See also: WHIM

English edit

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Pronunciation edit

  • IPA(key): /(h)wɪm/
  • (file)
  • Rhymes: -ɪm

Etymology 1 edit

Clipping of whim-wham.

Noun edit

whim (countable and uncountable, plural whims)

  1. A fanciful impulse, or sudden change of idea.
    • 1763, Charles Churchill, The Ghost, book IV, J. Coote, →OCLC, page 137:
      Let ev’ry Man enjoy his whim; / What’s He to Me, or I to him?
    • 1886, Peter Christen Asbjørnsen, translated by H.L. Brækstad, Folk and Fairy Tales, page 269:
      The king was tired of this whim of hers long ago, and thought she ought to get married like other people; there was nothing she need wait for, she was old enough and she would not be any richer either, for she was to have half the kingdom, which she inherited after her mother.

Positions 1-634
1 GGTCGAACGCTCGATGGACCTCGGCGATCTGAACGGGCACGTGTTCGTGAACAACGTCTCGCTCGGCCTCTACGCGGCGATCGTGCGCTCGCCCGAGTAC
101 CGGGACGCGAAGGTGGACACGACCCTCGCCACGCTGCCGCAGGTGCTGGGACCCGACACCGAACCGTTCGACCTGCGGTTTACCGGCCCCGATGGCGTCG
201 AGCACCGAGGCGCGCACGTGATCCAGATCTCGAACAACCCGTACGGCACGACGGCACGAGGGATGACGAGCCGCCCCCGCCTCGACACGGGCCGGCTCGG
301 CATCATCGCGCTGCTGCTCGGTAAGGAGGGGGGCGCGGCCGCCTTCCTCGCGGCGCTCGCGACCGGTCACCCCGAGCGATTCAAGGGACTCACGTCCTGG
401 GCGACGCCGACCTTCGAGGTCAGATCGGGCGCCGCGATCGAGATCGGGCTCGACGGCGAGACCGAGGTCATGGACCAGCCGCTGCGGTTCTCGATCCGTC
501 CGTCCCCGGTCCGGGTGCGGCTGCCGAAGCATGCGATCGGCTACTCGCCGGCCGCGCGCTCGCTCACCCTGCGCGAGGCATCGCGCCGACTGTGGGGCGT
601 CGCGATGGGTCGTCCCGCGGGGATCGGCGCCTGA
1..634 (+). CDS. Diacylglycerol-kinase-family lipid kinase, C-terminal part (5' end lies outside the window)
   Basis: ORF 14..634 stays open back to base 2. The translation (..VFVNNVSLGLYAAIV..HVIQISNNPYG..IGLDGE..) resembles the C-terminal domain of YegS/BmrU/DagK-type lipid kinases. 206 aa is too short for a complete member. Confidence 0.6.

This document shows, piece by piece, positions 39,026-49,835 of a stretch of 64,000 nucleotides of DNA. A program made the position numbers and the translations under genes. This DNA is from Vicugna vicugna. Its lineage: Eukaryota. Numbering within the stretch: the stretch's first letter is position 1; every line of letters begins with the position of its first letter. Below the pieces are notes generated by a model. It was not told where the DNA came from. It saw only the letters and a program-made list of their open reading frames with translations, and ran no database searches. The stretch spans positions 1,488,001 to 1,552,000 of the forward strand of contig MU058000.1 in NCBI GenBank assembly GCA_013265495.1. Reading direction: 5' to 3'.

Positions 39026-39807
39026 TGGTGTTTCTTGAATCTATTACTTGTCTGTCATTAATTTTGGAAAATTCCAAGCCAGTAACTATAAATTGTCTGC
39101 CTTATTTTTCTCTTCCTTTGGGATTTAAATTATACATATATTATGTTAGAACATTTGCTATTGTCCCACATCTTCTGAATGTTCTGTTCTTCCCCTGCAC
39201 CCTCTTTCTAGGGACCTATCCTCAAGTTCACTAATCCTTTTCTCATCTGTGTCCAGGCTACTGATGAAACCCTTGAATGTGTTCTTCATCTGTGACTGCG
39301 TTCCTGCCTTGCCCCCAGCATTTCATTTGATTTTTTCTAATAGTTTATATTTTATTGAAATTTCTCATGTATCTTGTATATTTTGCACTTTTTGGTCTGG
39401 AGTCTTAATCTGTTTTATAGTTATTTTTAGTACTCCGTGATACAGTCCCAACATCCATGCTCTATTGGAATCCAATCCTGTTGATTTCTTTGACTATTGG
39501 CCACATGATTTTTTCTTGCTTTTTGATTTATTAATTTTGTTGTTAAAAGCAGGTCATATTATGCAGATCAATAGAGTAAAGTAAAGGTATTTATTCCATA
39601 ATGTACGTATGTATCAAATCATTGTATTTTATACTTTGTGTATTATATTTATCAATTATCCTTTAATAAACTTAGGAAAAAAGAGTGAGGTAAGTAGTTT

• 2019 May 19, Alex McLevy, “The final Game Of Thrones brings a pensive but simple meditation about stories (newbies)”, in The A.V. Club[1]:
      “You’re either with me or you’re against me” became Dany’s credo, and those against her were an ever-changing multitude to be determined solely by her whims.
  2. (mining) A large capstan or vertical drum turned by horse power or steam power, for raising ore or water, etc., from mines, or for other purposes
Synonyms edit
Derived terms edit
Translations edit

Verb edit

whim (third-person singular simple present whims, present participle whimming, simple past and past participle whimmed)

  1. (rare, intransitive) To be seized with a whim; to be capricious.

Further reading edit

Etymology 2 edit

Compare whimbrel.

Noun edit

whim (plural whims)

  1. A bird, the Eurasian wigeon.